Shrewd Brendan is the right man for Liverpool... and City
The non-selection of Steven Gerrard against Manchester United in the Premier League a month ago has been a recurring stick with which to beat Liverpool manager Brendan Rodgers.
As the wreckage of FA Cup semi-final failure against Aston Villa is sieved, Gerrard - this time his selection - has become the blunt instrument with which to batter Rodgers once more.
He can't have been wrong twice, surely. The criticism of the Northern Irishman was universal after the 2-1 defeat to United. In the great football chatroom before the Villa loss, there was still incredulity at his failure to recognise the unique contribution Gerrard might have made had he started at Anfield against the red beast from Manchester.
His passion, commitment, leadership and experience was therefore a must to ensure Liverpool contest the FA Cup final on Gerrard's birthday and on what would be his last engagement for the club. We now know the merit of that argument but no admission of muddled thinking so far from those advocating his inclusion.
The impulse to chase Rodgers out of Anfield in favour of this month's winning ticket, Jurgen Klopp, demonstrates the short-termism that infects the football landscape.
There are a few in this arena who would have had Louis van Gaal out of Old Trafford by Christmas. Rodgers might have been voted out twice this season already had the knee-jerkers any influence.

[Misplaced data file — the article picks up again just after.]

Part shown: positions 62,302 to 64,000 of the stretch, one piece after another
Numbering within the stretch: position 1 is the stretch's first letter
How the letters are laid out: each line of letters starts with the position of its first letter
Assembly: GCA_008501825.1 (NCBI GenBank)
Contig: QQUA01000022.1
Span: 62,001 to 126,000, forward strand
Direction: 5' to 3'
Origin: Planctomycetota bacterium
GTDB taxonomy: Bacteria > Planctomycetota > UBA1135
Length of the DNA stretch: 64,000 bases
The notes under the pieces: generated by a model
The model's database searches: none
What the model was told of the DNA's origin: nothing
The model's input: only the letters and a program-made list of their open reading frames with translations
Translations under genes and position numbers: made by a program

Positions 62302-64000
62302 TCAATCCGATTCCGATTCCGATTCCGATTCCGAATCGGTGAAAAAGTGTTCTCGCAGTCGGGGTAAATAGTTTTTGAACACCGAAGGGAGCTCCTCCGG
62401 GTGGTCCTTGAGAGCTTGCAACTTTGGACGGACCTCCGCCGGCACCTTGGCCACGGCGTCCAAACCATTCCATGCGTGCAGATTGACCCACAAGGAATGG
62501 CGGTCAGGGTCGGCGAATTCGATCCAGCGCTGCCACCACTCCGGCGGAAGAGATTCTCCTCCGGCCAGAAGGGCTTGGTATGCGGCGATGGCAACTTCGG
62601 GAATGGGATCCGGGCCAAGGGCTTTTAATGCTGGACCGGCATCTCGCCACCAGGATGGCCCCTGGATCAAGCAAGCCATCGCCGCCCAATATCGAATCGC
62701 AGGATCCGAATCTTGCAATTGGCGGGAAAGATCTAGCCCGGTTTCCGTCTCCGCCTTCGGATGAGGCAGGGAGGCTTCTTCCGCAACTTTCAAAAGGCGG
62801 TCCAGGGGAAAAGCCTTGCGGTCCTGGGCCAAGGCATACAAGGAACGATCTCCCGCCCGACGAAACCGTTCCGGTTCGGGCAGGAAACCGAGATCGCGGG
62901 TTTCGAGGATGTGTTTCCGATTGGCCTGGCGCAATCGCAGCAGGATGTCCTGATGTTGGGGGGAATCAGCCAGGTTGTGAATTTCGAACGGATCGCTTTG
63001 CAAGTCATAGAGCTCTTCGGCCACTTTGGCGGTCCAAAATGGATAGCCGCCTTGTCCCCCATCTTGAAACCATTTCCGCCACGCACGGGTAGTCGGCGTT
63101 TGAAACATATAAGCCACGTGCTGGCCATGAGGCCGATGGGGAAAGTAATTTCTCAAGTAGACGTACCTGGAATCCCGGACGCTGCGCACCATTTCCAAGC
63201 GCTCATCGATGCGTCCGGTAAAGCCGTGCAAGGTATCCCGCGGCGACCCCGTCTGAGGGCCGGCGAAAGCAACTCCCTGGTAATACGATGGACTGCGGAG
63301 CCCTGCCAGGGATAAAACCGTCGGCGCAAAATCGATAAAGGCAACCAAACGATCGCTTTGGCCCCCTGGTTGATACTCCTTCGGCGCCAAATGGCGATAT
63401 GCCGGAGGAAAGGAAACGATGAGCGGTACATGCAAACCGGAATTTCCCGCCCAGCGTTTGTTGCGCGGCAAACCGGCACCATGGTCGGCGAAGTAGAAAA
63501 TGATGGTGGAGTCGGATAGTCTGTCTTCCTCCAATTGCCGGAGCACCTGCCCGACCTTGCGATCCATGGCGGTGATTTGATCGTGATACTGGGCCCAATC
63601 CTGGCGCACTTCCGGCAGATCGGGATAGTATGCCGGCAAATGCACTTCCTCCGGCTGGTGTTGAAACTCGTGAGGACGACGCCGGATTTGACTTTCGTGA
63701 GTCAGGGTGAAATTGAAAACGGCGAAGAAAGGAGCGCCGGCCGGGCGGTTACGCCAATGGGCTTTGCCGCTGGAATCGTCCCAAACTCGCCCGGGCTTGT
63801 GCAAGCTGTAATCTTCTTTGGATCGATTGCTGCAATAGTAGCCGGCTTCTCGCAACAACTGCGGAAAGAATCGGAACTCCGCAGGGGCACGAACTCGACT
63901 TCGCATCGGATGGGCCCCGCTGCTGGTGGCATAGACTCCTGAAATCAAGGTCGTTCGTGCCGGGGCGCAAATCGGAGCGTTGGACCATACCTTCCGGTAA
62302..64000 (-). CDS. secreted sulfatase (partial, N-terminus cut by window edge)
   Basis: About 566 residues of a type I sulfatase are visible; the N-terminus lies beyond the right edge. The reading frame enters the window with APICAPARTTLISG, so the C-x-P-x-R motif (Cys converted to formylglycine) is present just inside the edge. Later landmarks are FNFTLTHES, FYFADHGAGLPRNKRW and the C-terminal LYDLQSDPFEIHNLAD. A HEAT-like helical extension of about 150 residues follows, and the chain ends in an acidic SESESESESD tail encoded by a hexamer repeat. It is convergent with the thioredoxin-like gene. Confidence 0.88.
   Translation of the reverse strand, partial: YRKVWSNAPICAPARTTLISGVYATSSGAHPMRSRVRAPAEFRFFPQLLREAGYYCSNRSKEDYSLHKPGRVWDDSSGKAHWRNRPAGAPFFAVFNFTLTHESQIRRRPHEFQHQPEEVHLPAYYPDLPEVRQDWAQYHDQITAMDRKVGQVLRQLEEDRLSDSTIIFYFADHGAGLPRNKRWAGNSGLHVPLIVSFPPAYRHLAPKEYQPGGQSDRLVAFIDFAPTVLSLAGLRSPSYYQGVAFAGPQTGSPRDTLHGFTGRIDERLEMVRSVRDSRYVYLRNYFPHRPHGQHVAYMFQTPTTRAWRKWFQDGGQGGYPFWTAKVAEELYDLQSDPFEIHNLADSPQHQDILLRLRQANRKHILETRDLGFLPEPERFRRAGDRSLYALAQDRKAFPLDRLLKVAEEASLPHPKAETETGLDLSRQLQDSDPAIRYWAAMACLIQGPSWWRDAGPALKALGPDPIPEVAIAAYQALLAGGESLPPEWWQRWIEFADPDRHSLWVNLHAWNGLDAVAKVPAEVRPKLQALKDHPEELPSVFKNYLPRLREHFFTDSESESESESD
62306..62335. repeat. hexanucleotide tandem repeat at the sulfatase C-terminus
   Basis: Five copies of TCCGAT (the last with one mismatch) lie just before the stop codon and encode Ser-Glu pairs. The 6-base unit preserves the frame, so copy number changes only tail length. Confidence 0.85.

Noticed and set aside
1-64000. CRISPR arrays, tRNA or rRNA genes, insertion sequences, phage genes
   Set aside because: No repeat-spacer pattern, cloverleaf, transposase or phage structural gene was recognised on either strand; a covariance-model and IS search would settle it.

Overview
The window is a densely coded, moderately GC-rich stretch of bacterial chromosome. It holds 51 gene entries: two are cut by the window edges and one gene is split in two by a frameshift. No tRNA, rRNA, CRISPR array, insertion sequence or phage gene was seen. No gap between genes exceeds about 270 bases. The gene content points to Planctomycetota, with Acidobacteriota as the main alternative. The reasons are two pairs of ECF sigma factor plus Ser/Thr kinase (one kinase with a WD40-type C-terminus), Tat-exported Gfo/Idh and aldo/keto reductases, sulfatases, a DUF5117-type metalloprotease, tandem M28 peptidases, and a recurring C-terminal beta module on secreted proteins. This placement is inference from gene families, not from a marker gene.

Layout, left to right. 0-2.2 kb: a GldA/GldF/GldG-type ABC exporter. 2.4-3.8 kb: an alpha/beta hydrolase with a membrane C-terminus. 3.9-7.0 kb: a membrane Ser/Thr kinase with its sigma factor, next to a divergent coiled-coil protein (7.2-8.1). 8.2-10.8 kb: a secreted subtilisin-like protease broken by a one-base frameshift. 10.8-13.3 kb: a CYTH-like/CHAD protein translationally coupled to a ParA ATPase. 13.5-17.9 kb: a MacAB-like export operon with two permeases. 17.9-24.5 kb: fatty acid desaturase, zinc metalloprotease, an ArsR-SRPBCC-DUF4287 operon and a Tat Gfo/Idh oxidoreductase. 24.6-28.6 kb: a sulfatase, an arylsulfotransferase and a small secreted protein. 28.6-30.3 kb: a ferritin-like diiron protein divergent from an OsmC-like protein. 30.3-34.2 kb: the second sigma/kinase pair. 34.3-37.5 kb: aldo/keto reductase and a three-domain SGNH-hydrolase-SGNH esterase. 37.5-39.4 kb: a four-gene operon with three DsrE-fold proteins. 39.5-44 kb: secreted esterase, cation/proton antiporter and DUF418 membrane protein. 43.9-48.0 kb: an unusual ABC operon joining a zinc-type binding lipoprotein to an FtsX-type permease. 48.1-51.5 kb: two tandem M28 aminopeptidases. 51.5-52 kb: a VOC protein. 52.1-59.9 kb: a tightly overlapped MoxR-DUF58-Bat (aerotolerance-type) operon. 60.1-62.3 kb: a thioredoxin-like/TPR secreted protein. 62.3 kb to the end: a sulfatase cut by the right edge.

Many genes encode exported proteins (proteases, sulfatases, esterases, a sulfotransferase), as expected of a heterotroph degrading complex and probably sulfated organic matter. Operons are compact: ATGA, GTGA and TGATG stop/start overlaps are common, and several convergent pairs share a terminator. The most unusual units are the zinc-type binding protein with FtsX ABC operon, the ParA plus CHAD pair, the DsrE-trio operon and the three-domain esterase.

Think back to December when the club sat 10th in the Premier League after the 3-0 defeat to United at Old Trafford. Who would have thought then they would not lose again in the league until the corresponding fixture at Anfield three months later?
The climb up the table was a triumph of coaching. Liverpool hit the heights during that spell when Daniel Sturridge returned, Raheem Sterling discovered his mojo and Philippe Coutinho his shooting boots.
Rodgers had achieved the impossible in that period, absorbing the loss of Luis Suarez and remoulding a faltering squad into a winning team.
The loss to United at Anfield was a result few saw coming. The rout at Arsenal might be seen as a reaction to that, though for a spell in the first half at the Emirates, Liverpool had the ball on a string.
Sterling picks up the shisha pipe and then Liverpool run out of gas against Villa. All of a sudden the disappointment of a potless season feeds into a mad reflex in some quarters to dump the manager.
Rodgers reacted to the limp display on Sunday by hooking Lazar Markovic at half-time and playing his joker, Mario Balotelli. It didn't work, but he gave it a go. The truth is the Liverpool squad is not as deep as those of their rivals for the Champions League.
Rodgers needs a better summer than last year in the transfer market, but then he won't have to replace a genius.
If the long-term cultivation of Pep Guardiola at the Etihad does not bear fruit, it is thought Man City would go for Rodgers. And they would be right.